Thursday, 21 January 2010

A new blog - starting from scratch ... Linda Strachan

I just started my own blog the other day, BOOKWORDS (do drop by and say hello!), and although I have contributed to this blog and also written a few guest blogs, this is much more scary and intimidating.
It feels like being the new girl at school on your first day, except that no one has told you what to wear, where to go and what you should be doing. And you KNOW that no one is going to talk to you!

Those of you who are experienced bloggers will probably think all this is obvious but to a novice like me it was a real journey of discovery and it turned out to be easier than I had expected.

I realised I needed a name for the blog and that was the first hurdle because there are so many blogs out there to do with writing,writers and books. So most of the obvious names were gone already.  I decided to call it BOOKWORDS but the url is actually writingthebookwords from the now infamous quote by a certain celebrity.  If you don't know I'm not telling!

Before I knew it - there it was all ready to go, but  aargh!  my brain completely wimped out and I could think of nothing to write.  I don't know about you but I tend to have great ideas when I am in the shower but by the time I have thought them out in detail in my head, got myself to a pen and paper they vanish like water on parched desert sands.

 That didn't last long and a bit like diving into a swimming pool, once I started I discovered the water was not as chilly as I had thought.
 The trick will be not to spend too much precious writing time on it.

And there's the rub.

Being a published writer these days it is almost compulsory to be prepared to put a bit of effort into  publicity and social networking. One writer I know said she had just had conversations with her publisher about her  not being on twitter or having a blog.
So apparently publishers are now actively asking authors if they are blogging, and a website is definitely becoming a requirement - that's not to say your publisher will provide one.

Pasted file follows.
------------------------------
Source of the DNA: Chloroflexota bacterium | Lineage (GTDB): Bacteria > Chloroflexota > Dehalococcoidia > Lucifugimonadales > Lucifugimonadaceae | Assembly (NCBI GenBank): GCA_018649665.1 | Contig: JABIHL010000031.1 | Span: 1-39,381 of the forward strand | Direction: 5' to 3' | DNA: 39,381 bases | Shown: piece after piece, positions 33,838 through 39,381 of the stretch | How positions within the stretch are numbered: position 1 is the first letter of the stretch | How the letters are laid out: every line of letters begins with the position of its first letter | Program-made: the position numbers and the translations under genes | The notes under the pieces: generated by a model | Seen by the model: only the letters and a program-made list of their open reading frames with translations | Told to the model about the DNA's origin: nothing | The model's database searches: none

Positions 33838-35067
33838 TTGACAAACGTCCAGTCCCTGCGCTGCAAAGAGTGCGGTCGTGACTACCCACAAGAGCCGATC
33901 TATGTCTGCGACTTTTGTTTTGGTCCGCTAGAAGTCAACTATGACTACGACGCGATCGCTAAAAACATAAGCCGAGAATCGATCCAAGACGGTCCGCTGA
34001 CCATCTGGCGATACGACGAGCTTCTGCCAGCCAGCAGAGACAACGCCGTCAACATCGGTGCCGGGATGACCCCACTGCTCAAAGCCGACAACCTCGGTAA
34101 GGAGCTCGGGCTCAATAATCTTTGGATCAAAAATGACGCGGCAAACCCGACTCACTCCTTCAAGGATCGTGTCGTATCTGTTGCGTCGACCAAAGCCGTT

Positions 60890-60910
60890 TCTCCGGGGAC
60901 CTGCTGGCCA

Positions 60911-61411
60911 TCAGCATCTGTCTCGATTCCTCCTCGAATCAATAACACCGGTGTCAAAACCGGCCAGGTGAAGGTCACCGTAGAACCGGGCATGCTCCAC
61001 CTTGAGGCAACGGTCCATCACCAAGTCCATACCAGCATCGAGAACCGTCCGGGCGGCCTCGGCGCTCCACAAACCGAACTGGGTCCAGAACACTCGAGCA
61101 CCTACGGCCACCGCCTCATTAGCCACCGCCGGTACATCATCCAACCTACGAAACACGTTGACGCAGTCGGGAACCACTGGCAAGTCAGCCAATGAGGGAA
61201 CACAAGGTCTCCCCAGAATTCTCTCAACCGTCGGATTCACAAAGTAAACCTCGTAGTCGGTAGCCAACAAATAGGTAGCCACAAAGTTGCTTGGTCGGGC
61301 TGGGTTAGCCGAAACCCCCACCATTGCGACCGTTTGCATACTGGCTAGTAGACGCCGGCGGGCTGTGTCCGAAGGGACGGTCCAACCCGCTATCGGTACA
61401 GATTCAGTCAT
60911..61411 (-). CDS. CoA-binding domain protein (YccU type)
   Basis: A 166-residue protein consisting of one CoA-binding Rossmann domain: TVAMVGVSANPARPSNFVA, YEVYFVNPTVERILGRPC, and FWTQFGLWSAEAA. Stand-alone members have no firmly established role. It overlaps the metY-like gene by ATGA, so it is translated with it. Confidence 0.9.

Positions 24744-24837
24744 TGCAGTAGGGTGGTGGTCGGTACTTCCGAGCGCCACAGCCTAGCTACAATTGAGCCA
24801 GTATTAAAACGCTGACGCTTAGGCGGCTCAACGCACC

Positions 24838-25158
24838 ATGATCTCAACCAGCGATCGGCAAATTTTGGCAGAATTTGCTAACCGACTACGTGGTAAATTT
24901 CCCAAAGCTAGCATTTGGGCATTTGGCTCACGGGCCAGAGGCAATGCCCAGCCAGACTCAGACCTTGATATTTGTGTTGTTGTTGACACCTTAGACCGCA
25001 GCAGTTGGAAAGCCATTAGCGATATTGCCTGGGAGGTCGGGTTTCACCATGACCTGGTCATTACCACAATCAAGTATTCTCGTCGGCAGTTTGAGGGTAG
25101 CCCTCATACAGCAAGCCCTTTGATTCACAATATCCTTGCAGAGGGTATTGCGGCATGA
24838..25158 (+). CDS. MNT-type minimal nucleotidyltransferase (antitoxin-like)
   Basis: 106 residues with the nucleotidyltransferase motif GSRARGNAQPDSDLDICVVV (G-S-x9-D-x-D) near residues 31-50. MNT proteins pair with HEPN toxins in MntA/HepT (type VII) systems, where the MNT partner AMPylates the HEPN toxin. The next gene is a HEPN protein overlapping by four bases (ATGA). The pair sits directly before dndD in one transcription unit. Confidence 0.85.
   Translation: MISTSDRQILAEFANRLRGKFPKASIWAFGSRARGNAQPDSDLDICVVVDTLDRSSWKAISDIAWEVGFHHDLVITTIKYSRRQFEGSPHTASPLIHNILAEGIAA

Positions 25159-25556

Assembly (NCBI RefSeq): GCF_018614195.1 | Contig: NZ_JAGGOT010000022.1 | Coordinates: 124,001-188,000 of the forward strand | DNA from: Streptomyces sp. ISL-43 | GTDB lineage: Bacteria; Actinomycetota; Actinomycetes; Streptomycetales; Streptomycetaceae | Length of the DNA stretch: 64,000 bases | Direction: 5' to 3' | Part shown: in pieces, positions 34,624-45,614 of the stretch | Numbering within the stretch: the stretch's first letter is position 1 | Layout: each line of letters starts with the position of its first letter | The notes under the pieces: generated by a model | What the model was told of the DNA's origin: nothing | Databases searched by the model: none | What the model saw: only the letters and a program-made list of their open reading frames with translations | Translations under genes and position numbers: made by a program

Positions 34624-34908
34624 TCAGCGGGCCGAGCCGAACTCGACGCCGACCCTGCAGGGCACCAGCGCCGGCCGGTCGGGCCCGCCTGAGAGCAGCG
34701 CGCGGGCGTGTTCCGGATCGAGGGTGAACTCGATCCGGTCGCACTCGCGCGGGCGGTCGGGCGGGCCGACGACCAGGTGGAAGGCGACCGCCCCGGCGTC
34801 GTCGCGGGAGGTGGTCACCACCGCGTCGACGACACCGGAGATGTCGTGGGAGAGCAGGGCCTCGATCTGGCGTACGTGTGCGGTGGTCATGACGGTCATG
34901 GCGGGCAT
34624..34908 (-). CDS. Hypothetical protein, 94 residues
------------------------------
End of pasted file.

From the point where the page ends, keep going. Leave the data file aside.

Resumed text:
But how much are we in control of our public or private face? Okay I know I've said something about this before - see my post about privacy and social networking - but  the thought remains. In 20 years time will the children who are being born today be told that far too much social networking is bad for them?    Will there be campaigns (similar to those which help people stop smoking ) to help people to communicate verbally face to face?

 All this blogging and twittering etc etc takes time, and is that writing time and energy.  All the time that aspiring writers spend reading blogs about writing, wouldn't some of it be better spent actually writing? Now there's a thought. 

Don't get me wrong - here I am blogging and starting a new blog so I am not against it - far from it,

I'm enjoying it and I love reading other blogs. 

Linda's website is
Her blog is  BOOKWORDS


catdownunder said...

I never thought I would have a blog either. The idea terrified me. I put off starting for well over a year - well, longer to be honest. (I am a terrible coward.)When I finally took the plunge I realised it was good discipline.
It is good to have to do some writing that is not your current WIP each day. Some nice people even leave paw prints on it. I have 'met' people I would not have met.
It does not have to take over your life. Ten minutes a day should do it. After that I obey my own rule and go and purr at a human face to face. It works. I think my writing is better for both these things.

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Linda Strachan said...

Ten minutes? What discipline, Cat, I'm impressed. Okay, will try and set some boundaries but I'm not good at keeping to rules, even my own rules. Maybe if I set an alarm to beep....

Julie P said...

Now there's a thought, Linda, support groups for social Network Addicts - rather like AA meetings.

Julie xx

Rosalind Adam said...

I really identify with your blog. I started my own blog last November and was ridiculously nervous about my first few postings, especially with thoughts over whether anyone would comment or even read it. I also identify with your point about the time aspect. In fact, I shouldn't be here now. I should be writing.

Anne said...

I started my own blog once and it began to stalk me. Every time I sat down at the computer it insisted I wrote something and in the end I felt so guilty I couldn't face it any more.
On a serious note it also felt like putting a message in a bottle and tossing it over the side of a boat. it was hard to write stuff when i wasn't sure that anyone was actually reading. that's why we started the joint blog ABBA. Godd luck thought Linda! Don't be stalked.

Stroppy Author said...

Welcome to blog world, Linda :-) I find mine gets neglected when real life becomes too pressing, but it's always there to come back. I think it's better than way round than setting aside real life in order to blog... but perhaps publishers wouldn't agree.

Linda Strachan said...

Thanks for all your positive support!

Julie - I can just imagine a SNA (Social Networking Addict) meeting would they all be banned from arriving with the future's equivalent to iphone or blackberry?

I am now trying not to be stalked by my blog, trying not to spend too much time on it (catdownunder says she restricts herself to 10 mins) and trying to make sure real life doesn't get pushed aside for it.

Oh dear quite a list- very trying!